Bob Johnson, the founder of leading mining technology provider Maptek, faced the Adelaide Magistrates Court on Friday after being charged last week in relation to an alleged taxation fraud spanning 15 years and totalling more than $38.5 million.
Dr Johnson faces two charges, which include two counts of defrauding the Commonwealth and 13 charges of obtaining financial advantage by deception — each has a maximum penalty of 10 years’ jail time.
The Australian Federal Police (AFP) will allege that Dr Johnson failed to disclose overseas trust assets in his income tax returns in an effort to evade income tax in Australia between 1999 and 2013.
In a statement, the AFP said it has also obtained restraining orders in the Supreme Court of South Australia under the Proceeds of Crime Act over a “significant” amount of assets.
AFP Southern Command Acting Commander Investigations Raegan Stewart said the charges came off the back of a long, international, intra-agency investigative effort, to which the ATO contributed.
“The laying of charges against the alleged offender as well as the obtaining of restraining orders in this investigation serves as a clear warning that the Australian Federal Police will take action in relation to allegations of serious financial crime,” Mr Stewart said.
In addition to the Tax Office, the AFP also worked with the Australian Criminal Intelligence Commission (ACIC), as part of the Serious Financial Crime Taskforce (SFCT) — an ATO-led joint agency task force — along with other international agencies from the Bailiwick of Jersey, the United States, the United Kingdom and the British Virgin Islands.
“We are committed to continuing to work together, alongside our international law enforcement agency partners in investigations, into this kind of offending, seek to remove the benefits derived from crime, identify those responsible and put them before the court,” Mr Stewart said.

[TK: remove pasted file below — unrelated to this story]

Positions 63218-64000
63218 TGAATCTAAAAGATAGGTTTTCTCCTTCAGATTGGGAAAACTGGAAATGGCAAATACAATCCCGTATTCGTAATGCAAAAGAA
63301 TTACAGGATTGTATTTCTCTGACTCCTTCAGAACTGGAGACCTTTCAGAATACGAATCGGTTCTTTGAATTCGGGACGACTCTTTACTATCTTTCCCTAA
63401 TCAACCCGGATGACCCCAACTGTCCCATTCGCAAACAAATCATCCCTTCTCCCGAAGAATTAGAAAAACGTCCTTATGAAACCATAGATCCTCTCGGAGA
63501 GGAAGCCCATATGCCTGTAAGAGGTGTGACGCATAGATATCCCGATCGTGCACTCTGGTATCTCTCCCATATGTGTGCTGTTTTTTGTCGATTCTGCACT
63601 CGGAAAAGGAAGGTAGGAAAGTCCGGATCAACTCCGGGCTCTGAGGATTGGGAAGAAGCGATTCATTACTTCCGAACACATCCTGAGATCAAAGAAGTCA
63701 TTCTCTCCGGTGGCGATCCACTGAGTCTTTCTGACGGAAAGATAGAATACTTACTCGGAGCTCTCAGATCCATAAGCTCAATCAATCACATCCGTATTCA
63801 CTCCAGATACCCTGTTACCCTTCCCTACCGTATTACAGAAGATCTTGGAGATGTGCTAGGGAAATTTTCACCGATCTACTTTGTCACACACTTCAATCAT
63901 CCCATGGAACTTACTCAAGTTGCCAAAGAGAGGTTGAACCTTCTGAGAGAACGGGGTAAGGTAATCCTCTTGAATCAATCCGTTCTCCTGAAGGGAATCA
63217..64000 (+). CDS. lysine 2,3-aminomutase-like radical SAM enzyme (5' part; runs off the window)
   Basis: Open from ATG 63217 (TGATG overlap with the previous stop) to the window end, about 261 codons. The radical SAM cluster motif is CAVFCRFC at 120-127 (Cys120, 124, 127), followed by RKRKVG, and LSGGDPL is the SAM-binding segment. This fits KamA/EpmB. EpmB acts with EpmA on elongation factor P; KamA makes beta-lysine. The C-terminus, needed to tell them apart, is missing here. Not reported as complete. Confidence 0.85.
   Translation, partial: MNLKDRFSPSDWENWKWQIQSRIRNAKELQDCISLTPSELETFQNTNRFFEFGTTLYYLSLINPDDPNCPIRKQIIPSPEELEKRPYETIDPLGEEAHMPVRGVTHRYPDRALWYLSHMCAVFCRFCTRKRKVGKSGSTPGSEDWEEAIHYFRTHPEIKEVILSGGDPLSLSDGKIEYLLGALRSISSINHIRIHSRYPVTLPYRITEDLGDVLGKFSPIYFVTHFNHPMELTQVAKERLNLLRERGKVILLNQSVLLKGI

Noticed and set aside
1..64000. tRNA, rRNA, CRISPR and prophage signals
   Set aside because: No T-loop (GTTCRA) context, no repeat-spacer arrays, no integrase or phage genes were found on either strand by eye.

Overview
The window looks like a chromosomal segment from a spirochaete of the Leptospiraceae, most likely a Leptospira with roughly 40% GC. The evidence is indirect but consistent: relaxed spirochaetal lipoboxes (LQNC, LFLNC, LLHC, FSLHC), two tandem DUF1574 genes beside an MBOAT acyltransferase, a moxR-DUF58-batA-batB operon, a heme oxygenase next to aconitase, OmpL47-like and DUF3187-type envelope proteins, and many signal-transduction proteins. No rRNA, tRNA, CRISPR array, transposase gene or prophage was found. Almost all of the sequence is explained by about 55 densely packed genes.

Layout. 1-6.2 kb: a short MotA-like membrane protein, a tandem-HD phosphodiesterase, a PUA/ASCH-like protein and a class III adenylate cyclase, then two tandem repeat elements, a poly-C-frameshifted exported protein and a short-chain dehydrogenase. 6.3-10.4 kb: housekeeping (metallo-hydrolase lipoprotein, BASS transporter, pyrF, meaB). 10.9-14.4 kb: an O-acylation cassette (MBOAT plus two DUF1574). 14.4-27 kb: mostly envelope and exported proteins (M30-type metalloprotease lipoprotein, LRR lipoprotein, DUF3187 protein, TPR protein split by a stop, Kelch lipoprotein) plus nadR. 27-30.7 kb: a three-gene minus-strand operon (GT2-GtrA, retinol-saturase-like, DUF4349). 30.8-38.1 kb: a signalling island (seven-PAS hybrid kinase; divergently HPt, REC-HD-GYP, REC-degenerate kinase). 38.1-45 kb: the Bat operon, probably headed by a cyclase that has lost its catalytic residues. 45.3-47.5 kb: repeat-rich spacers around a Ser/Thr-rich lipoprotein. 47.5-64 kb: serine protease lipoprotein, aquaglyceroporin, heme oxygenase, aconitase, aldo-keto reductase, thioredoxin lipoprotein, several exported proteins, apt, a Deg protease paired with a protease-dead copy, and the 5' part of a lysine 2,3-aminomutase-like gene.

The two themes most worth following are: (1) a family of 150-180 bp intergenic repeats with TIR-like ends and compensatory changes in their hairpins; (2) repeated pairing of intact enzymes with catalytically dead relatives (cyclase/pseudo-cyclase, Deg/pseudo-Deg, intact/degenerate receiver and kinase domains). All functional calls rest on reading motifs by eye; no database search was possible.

Will Day, ATO deputy commissioner and SFCT Chief, said crimes involving deception, cheating and theft make everyone a victim.
“Each one of us is a victim, because it takes millions of dollars away that could be invested into essential services such as education and health,” Mr Day said. “That’s why it’s vital we continue to work together to stop serious financial crime and the devastating impacts it has on the community.
“The Serious Financial Crime Taskforce is making a difference and these charges demonstrate the SFCT’s ability to deliver a whole-of-government response to target criminal behaviour. It sends a clear message to the community that we do bring those who try to exploit Australia’s tax and super systems to account for their actions.
“We have further reinforced our ability to tackle tax crime through the additional work of the Joint Chiefs of Global Tax Enforcement Alliance. The collaborative work of tax enforcement agencies across Australia, Canada, Netherlands, United Kingdom and United States poses an enhanced capability to tackle tax crime such as in this matter.”
ACIC acting executive director of intelligence operations Dr Katie Willis said that the complexity of emerging financial crime issues has cast a new focus on the need for sustained multi-agency co-operation to better design mitigation strategies.
“The ACIC is committed to protecting Australia from criminal threats, and with ongoing collaboration with our domestic and international law enforcement partners, we will continue to stop financially motivated criminals exploiting emerging opportunities and perceived gaps in law enforcement information,” Dr Willis said.
Dr Johnson’s Maptek is considered by many to be a pioneer in the use of software to model underground resources deposits. The company, which he founded in 1981, employs hundreds of staff in various markets, including the US, Chile, South Africa and Russia.
Before that, he held senior positions at various listed companies, and led firms including Havilah Resources, in which he continues to hold substantial shares.
Dr Johnson was in May this year named by the mining equipment industry association, Austmine, as its 2021 champion of innovation.
John Buckley is a journalist at Accountants Daily.
Before joining the team in 2021, John worked at The Sydney Morning Herald. His reporting has featured in a range of outlets including The Washington Post, The Age, and The Saturday Paper.